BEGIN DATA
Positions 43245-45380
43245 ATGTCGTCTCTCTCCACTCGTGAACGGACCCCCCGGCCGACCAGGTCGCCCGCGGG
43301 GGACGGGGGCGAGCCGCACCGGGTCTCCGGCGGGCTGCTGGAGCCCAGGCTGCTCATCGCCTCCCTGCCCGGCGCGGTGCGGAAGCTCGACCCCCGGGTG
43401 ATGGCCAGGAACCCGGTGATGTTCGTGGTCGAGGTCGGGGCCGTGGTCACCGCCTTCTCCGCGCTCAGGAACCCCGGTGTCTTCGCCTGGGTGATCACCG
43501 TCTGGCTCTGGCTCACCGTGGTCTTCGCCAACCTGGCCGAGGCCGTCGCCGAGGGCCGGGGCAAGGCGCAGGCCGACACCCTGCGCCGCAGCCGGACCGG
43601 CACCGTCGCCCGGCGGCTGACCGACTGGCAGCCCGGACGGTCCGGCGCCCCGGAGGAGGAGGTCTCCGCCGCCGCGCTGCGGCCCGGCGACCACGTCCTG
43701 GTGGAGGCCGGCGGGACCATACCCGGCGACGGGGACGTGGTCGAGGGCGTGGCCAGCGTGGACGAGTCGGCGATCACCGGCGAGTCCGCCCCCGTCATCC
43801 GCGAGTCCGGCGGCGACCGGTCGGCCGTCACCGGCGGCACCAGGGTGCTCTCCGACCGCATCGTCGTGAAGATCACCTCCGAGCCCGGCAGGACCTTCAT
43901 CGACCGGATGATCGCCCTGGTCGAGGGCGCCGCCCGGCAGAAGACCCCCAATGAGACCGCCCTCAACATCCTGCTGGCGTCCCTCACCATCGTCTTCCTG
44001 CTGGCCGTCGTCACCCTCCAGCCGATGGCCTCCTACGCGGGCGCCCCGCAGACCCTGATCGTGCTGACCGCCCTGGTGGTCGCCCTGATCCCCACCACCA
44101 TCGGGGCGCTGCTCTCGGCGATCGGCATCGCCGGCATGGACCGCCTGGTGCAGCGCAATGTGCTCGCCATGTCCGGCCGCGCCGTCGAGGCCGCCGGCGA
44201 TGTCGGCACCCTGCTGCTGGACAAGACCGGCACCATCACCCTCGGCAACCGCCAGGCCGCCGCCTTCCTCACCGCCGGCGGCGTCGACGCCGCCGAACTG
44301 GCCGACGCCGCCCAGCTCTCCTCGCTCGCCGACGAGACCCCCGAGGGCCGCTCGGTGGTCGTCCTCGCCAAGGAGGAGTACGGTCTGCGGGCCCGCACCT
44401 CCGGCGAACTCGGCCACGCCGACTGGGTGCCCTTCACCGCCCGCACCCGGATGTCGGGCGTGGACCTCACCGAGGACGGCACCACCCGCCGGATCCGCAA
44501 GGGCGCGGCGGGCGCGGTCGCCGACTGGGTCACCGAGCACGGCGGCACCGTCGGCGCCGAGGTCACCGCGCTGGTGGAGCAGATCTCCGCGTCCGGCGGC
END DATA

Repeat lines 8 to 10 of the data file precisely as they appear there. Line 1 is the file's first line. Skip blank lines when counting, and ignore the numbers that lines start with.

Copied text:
43801 GCGAGTCCGGCGGCGACCGGTCGGCCGTCACCGGCGGCACCAGGGTGCTCTCCGACCGCATCGTCGTGAAGATCACCTCCGAGCCCGGCAGGACCTTCAT
43901 CGACCGGATGATCGCCCTGGTCGAGGGCGCCGCCCGGCAGAAGACCCCCAATGAGACCGCCCTCAACATCCTGCTGGCGTCCCTCACCATCGTCTTCCTG
44001 CTGGCCGTCGTCACCCTCCAGCCGATGGCCTCCTACGCGGGCGCCCCGCAGACCCTGATCGTGCTGACCGCCCTGGTGGTCGCCCTGATCCCCACCACCA